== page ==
Now we used this system both to assess our effectiveness with students and as an integral part of our appraisal process using 3 levels of progress as the benchmark for all teachers. It always felt slightly punitive to those teachers with weaker students but then 3 levels was “expected” so to demand anything else was counter intuitive. It seemed like having a higher group (particularly group 1) was akin to getting the golden ticket. Any student going on to achieve an A* would return a minimum of 5 levels of progress making the teacher look brilliant. A top group student finishing their GCSE with an A would still have secured “outstanding” progress for themselves and their teacher despite potentially making less progress in their secondary life than they did at primary school. Contrast this with a level 3 entry student who makes three levels (good) progress and is only deemed “expected”. All this and I haven’t even mentioned a sub-level entry point! Hopefully you see that it always felt rough on the teachers of lower ability students but also did not offer the highest ability students the targets they would want. For example, the last top ability group I taught was a year 10 group back in the old days of multiple entry. I think I taught them pretty well but they benefited from being highly self motivated and driven. At the end of year 10 they had recorded 7 A* grades and 11 As from 28 students. Now I like to think I’m ok at teaching but I didn’t  deserve to claim those crazy levels progress as mine, they belonged to the students.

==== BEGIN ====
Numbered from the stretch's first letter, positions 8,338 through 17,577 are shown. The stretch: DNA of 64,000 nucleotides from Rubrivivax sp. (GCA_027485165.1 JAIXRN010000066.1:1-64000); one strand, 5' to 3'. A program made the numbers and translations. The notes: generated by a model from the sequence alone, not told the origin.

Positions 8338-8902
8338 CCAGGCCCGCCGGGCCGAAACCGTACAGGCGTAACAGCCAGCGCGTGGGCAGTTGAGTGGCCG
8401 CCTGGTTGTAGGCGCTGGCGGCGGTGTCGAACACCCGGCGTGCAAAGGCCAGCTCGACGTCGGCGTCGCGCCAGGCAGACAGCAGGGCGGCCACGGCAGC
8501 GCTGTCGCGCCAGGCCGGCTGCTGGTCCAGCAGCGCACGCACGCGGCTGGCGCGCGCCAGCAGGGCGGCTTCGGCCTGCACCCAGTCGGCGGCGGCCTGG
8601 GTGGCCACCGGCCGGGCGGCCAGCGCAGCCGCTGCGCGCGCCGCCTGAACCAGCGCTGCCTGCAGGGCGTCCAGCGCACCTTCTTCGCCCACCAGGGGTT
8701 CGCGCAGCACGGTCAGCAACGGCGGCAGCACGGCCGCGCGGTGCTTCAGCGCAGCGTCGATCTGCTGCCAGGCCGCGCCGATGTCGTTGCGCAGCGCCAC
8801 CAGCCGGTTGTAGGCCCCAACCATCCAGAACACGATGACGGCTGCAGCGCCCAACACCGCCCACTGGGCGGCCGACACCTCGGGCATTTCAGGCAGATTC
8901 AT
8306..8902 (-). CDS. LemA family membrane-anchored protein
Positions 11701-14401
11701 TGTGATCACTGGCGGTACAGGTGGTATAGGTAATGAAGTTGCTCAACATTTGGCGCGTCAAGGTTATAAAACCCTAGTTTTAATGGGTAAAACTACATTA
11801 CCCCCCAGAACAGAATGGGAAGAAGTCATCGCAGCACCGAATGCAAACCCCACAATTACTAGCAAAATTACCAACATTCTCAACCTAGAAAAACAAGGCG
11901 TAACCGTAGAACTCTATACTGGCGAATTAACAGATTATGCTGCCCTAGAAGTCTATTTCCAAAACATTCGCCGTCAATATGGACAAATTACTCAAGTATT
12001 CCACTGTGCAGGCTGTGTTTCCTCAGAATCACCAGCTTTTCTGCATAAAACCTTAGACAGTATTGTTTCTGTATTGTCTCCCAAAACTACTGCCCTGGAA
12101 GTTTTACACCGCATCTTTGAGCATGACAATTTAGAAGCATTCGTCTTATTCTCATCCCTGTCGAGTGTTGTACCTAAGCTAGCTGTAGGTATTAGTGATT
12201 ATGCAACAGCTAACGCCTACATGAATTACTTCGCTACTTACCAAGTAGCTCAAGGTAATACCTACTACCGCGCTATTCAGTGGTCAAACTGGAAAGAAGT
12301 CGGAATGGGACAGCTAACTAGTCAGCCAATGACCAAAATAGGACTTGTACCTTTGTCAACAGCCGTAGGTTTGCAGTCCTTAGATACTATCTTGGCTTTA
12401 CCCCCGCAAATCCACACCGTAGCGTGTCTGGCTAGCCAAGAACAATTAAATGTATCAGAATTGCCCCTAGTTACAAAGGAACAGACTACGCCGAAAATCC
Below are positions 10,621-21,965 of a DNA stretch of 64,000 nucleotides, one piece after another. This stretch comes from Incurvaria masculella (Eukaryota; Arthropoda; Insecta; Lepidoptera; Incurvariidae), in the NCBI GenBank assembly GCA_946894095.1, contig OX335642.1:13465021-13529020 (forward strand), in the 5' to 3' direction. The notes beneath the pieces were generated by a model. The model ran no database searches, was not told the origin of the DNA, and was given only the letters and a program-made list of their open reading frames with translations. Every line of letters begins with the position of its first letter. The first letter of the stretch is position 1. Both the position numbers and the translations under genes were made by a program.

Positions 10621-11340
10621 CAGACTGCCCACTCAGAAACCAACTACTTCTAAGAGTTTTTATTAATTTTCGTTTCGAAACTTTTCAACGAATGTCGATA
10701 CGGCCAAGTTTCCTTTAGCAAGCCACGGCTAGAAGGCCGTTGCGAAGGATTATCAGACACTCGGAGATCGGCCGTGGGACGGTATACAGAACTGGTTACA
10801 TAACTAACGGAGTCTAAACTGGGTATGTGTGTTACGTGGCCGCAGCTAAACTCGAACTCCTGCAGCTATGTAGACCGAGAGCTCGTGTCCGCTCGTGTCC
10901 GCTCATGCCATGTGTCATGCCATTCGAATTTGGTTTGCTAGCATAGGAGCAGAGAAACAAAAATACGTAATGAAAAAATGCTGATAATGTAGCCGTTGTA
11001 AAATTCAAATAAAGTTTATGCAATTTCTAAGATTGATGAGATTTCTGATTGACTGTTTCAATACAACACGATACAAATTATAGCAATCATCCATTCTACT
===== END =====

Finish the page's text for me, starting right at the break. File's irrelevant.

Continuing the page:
So when, at Easter, I was tasked with assessment and reporting one of the first things I began working on was our targets. In conjunction with Brian Lewis our outstanding data manager, we began to look at the evidence for student achievement from outcomes both internally and from the national transition matrices. This showed a number of interesting things. Take maths for example as this is the subject I teach. When we looked at the highest attaining KS2 students we saw from the transition matrices that an overwhelming majority achieve A* grades (something like 76% of 5a students if my memory serves me correctly). We then compared this to our own data and saw that all of our A* grades came from ether the 5a or 5b entry groups. Surely it makes sense for these students to be given a target of an A*? We worked our way through other grades and other scenarios trying to find the most challenging grades for our students whilst maintaining feasibility and common sense wherever possible.  We also wanted to avoid setting our students targets that they would achieve but not give them access to further education. I always wince at the very thought of giving students a target of a D, slapping them on the back for 5 years telling them how “on target” they are and then commiserating with them when their college options are limited.